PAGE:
From the Chesapeake to Antarctica
In this white world, I seemed to be staring at heaven
I never considered myself the cruise-ship type until I woke up in a luxurious cabin well below 60 degrees south latitude — in Antarctica. The view out the window was so bright and dazzling that I might have been staring at heaven, for I could not look too long.
After watching Cape Horn disappear the night before, I had fallen asleep as we clove grey seas into thick fog. Now the curtain had parted to reveal this icy Shangri-La, a splendor of mountains and ice gleaming all around us.
Cruising to me has always meant the intimate and familiar joys of the Chesapeake aboard our trawler, Bright Pleiades. Coming upon a seafood shack cloistered in a creek or sea glass glinting on a hidden beach are as exhilarating as any far-flung port of call.
Now, all around the cruise ship, cotton cloud had coiled around black rock spires, and snow blanketed the mountains into wedding cakes. I began to see swirly and luscious Antarctica as dessert, vanilla ice cream studded with dark chocolate cubes, promontories as cupcakes with streams of icy white cream. Around us, afloat, blueberry-tinted icebergs begat smaller berg fragments — contoured like a swan, a pipe organ, a three-legged toadstool.
This winter my husband Guy Guthridge, an Antarctic expert, landed a stint as lecturer aboard a cruise ship bound for South America and Antarctica. As he could bring a guest, I swapped my 40-foot vessel to share a 785-foot-long behemoth named Zaandam with some 1,900 people. This ship had a ratio of about one crew to care for every two passengers. Did I have a problem with that?
Like Margaret Mead arriving on a new island, I quickly picked up on the cultural norms aboard Zaandam. On our Bay trawler, I am safety officer (I suspect that’s because I get nervous sooner than Guy about the intentions of an approaching tug-and-tow). We ask all guests to don lifejackets, and we brief everyone on safety procedures. But on Zaandam, when all passengers were called to muster for a safety drill before departure from Valparaiso, Chile, we cooled our heels on deck while crew searched for missing passengers too lackadaisical to emerge from their cabins to learn where their assigned lifeboats were.
Also new to me was the ship’s dress code of most days, “smart casual,” some days “formal” — a norm passengers in bathrobes and scruffy togs mainly ignored. On our trawler, it’s whatever keeps you warm, cool or dry.
On Bright Pleiades I am chief cook and bottle-washer, laboring in the galley below while Guy regales our guests over hors d’oeuvres in the main salon. But on Zaandam, I leaned back in a sumptuous chair, enjoying cooking demonstrations of local dishes: charquican (a traditional Chilean beef stew) and gambas pil-pil (shrimp, Chilean style). Then there was the flower-arranging class (a guilty, unfulfilled passion of mine) and of course the lofty gym with its killer view to the horizon.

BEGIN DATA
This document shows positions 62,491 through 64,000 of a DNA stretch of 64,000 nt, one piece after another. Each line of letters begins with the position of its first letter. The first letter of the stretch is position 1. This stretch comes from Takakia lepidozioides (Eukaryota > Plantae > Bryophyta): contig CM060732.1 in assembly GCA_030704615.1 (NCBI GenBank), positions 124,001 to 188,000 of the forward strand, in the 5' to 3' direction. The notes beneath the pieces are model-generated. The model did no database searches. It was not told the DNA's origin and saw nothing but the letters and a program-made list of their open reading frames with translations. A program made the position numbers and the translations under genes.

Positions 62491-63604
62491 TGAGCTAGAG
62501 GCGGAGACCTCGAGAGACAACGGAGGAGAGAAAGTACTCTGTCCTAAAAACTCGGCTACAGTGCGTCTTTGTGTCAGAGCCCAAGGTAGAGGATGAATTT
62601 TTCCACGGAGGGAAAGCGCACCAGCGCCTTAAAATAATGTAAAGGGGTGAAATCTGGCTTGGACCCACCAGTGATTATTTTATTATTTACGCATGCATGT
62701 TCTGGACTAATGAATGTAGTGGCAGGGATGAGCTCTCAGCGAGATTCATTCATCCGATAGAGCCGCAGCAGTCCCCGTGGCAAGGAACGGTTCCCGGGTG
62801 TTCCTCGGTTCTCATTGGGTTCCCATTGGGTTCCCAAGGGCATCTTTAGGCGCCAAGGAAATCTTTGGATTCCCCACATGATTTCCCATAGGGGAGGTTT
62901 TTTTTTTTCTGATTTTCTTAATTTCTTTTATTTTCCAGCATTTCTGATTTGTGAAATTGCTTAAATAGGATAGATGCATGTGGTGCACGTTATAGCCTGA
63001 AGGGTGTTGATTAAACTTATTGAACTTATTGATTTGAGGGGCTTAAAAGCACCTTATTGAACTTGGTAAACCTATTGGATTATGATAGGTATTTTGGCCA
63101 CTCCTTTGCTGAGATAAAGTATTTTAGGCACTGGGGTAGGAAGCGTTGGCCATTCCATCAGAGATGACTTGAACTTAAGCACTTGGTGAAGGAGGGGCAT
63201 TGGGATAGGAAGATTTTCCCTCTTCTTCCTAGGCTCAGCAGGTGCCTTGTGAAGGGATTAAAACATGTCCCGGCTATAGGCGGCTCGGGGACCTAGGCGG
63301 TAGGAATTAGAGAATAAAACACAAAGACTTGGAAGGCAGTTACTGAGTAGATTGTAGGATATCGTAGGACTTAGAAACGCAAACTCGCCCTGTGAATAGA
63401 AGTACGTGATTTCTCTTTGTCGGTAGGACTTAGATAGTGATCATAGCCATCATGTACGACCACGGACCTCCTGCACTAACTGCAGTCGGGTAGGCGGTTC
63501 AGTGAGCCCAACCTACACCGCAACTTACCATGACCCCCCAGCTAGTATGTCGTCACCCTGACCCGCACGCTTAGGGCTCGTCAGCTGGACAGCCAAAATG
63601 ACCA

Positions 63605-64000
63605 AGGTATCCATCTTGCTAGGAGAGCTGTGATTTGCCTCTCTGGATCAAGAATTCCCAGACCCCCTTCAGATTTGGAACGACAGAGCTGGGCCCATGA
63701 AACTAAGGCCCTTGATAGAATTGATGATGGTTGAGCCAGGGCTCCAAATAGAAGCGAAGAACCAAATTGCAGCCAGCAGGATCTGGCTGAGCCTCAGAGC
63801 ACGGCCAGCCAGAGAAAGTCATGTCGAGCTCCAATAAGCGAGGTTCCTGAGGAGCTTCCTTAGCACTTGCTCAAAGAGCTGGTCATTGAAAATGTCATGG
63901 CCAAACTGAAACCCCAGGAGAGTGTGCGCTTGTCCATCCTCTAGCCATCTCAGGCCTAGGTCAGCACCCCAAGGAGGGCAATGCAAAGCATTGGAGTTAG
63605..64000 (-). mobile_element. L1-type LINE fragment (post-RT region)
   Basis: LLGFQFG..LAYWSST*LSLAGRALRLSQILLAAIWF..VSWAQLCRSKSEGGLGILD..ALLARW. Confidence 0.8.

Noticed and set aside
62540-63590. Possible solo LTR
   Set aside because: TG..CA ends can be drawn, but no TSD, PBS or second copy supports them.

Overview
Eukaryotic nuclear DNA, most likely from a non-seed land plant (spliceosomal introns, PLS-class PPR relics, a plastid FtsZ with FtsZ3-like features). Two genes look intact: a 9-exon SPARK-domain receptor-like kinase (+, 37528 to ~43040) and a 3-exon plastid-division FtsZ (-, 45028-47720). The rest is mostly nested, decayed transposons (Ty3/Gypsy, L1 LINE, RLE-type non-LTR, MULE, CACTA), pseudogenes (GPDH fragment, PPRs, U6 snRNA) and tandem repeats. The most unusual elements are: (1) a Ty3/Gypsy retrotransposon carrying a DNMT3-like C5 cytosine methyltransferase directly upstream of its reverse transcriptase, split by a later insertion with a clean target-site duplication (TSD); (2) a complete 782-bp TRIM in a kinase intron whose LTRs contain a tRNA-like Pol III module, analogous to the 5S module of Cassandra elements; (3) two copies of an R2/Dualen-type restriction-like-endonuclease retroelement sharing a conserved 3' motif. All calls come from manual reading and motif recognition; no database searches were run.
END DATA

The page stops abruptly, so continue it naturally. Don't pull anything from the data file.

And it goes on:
On the Chesapeake, when our trawler arrives at a marina, I scurry around securing lines. But on this enormous ship, I looked out from a crows-nest perch eight stories up, marveling and photographing as we glided seamlessly into slips with the cities of Ushuaia, Montevideo, and Buenos Aires opening before us.
Some 7,000 miles from the Chesapeake, we reached the Antarctic and saw our first whales. We learned to identify species by the shape of their blow. A humpback’s is described as bushy. A sperm whale’s tilts left, and a diminutive minke blows small and quick in keeping with its size. I watched humpbacks blow, tail-flap and breach. What I loved best: the slow, meditative tail-flap before they dove.
We could look straight down over the side from Zaandam’s upper decks and see penguins porpoising through the green water. Three or more in formation streamed like bullets just beneath the surface, arched up through the air, then back beneath. This porpoising made a fast commute from rocky rookeries out to feeding areas past the ship.
As captivating to watch as any creature was the fast-shifting weather wreathing Antarctica’s chiseled geology. Sun spotlights constantly caught and directed one’s gaze. Colors — white, black and grey — and surfaces — water, ice, cloud and sky — offered a spare palette, freeing my eye from the usual confusion of color. I squinted to check my camera; had I inadvertently been shooting in black-and-white? The landscape’s austerity made it natural to extract the abstract through the lens. Dark banks of cloud and fog with tattered underbellies pushed like live entities into a cove, then around a point, disappearing like ominous sprites.
After three glorious days in Antarctica we turned north to plow for days over a seafloor three miles below. (In the Chesapeake it could be three inches.) The wandering albatrosses still kept with us, never tiring. Nor did we tire of watching them.
Antarctica received us as guests, and the Chesapeake welcomes us as home. I savored the fleeting luxury of the enormous Zaandam. Back on the Bay, our trawler squeezes with inches to spare over a sand bar, tree branches rubbing the topsides, into a quiet creek just big enough for us.